A shooting guard is far from the only valuable player on a basketball team, right?
Knowing this, if you only judged a player’s worth based on points scored, you’d have a skewed point of view. Yes, scoring points is important; it determines whether you win or lose. But a lot happens before the ball goes through the hoop, and it’s important to pay attention to those contributions.
In ecommerce terms, conversions are major scores for your online store. But what led up to those sales? Let’s talk about the importance of assisted and unassisted conversions in ecommerce, and how to differentiate the two.
When you think of the most cut-and-dried conversion, you see a customer enter your store, add items to their cart and check out. It’s easy to attribute this sale to its source, whether the shopper entered organically from a search engine result or clicked on a paid ad. Whichever channel the customer used will receive the unassisted conversion credit because it prompted the sale. Google defines these unassisted conversions as “the number of conversions for which there was only one interaction that led to the conversion, and no other impressions or clicks assisted in the conversion.”
In an ideal world, tracking all sales would be this easy and straightforward. But in the world of ecommerce, tracking conversions to fine-tune your marketing effort is rarely that simple. We need another way to track the effectiveness of certain channels.
In addition to tracking regular transactions and sales coming through your site, it’s also important to consider how content marketing and product reviews can also increase sales to your site. If you aren’t familiar with this process or currently using it within your own ecommerce marketing efforts, be sure to read through these ecommerce content writing tips. As we all know, Google loves to index content that provides real value to audiences and online customers. Add a blog to your ecommerce site is a great way to improve conversions, attract new audiences and rank content on your site that might not index as well without it.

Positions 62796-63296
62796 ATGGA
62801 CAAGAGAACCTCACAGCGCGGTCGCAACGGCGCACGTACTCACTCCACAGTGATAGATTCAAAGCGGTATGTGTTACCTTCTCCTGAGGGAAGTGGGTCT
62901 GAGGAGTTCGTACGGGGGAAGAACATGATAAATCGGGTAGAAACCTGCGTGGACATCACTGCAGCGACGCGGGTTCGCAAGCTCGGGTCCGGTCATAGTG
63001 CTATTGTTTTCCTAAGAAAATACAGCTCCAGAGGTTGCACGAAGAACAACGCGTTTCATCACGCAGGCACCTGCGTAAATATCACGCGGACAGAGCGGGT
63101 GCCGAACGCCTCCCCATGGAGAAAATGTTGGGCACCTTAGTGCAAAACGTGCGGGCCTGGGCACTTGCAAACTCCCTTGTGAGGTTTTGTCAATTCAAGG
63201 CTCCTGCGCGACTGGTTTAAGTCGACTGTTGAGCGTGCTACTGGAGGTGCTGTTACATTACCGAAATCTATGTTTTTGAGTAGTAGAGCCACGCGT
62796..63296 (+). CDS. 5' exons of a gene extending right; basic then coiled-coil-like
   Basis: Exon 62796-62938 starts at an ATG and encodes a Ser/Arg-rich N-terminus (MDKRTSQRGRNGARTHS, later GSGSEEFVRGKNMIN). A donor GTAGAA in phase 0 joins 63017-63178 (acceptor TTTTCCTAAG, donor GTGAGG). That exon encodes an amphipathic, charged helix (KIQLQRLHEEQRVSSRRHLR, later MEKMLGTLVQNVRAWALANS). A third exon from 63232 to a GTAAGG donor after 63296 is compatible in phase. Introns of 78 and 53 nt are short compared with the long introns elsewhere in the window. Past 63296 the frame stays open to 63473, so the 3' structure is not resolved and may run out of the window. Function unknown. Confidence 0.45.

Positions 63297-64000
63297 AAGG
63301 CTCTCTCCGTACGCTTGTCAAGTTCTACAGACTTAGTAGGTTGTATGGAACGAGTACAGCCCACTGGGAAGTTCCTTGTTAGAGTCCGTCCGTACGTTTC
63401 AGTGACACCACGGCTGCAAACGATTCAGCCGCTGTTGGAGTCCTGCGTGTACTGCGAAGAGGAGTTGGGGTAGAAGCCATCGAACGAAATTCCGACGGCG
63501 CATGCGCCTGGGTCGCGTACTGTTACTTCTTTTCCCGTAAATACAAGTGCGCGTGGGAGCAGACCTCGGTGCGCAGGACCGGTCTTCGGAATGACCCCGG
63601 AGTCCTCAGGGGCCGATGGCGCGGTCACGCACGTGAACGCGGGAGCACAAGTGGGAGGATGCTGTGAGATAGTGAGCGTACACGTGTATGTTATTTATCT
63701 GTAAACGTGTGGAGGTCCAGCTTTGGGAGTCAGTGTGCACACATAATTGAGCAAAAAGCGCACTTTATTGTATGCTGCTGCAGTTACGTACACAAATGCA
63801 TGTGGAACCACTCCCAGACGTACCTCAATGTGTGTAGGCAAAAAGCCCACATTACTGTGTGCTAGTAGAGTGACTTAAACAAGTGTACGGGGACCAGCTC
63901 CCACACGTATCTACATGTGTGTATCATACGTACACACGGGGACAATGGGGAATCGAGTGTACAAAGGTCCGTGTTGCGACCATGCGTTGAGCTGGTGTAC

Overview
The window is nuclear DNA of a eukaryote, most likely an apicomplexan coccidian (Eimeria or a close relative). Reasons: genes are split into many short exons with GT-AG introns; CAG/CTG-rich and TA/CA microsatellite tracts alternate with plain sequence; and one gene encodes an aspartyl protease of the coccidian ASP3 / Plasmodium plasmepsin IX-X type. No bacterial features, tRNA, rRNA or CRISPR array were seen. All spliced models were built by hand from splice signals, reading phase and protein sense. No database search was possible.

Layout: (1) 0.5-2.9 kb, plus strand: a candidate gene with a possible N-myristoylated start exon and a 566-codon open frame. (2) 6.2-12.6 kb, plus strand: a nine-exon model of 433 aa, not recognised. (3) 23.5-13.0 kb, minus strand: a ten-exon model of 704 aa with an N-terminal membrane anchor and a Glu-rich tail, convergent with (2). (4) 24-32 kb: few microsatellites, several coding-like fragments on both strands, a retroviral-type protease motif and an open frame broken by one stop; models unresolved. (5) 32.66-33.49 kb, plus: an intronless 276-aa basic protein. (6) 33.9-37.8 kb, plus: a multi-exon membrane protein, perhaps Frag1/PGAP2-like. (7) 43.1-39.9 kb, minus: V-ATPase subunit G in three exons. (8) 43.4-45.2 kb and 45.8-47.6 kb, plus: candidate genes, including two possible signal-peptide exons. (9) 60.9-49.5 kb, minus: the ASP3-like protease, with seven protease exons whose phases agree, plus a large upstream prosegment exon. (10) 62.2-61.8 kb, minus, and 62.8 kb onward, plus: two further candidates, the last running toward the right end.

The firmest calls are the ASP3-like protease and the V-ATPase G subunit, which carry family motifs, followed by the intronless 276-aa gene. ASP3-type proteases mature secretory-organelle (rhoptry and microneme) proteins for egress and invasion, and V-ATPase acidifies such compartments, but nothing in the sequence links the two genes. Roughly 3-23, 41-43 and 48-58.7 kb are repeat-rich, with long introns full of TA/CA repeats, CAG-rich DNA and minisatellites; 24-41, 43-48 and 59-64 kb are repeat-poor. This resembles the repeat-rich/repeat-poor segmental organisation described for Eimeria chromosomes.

In a more realistic example, let’s say you run an online book company and want to analyze the effectiveness of various marketing channels so you can decide exactly how to sell ebooks online. While at first glance, one channel may look less successful at generating conversions than another, a closer look may reveal it plays an important assisting role in netting conversions.
Let’s say a shopper sees a Facebook post about a sale on bestsellers and enters your ebook site to check it out. After spending a few minutes looking over your literary offerings, they exit because they’re at work and don’t want to buy anything on the clock.
When they get home, an email in their inbox reminds them your sale is still going on. They click the link to enter your site and look around some more, but don’t purchase. Then, the next day, after asking for a friend’s opinion, they go directly to your site and purchase a book.
While the final conversion counts as “direct,” it would be unfair to write Facebook or email off as unprofitable; after all, they hooked the shopper in the first place and got them to your website. With modern today’s shopping habits, transactions often involve multiple steps like this. Potential customers often leave to compare prices and products around the internet or wait until later to make a purchase.
Assisted conversions, in other words, are all non-last interactions on the path to a conversion. And your company can track the Assisted Conversion Value in Google Analytics to add up how much value these various channels are adding to your revenue, even if they’re not the final step for shoppers.
As Vertical Rail points out, while these numbers are not set in stone as accurate sales figures, they can help your team gauge how significant each assisting channel is so you know what to focus on for your promotions. Determining whether a channel is an assist channel or not will help you define useful KPIs for that particular channel so you can get an accurate feel for how it’s performing.
Recognizing the importance of both assisted and unassisted conversions in ecommerce is key to planning an effective marketing strategy. Both are vital to the marketing of an online store.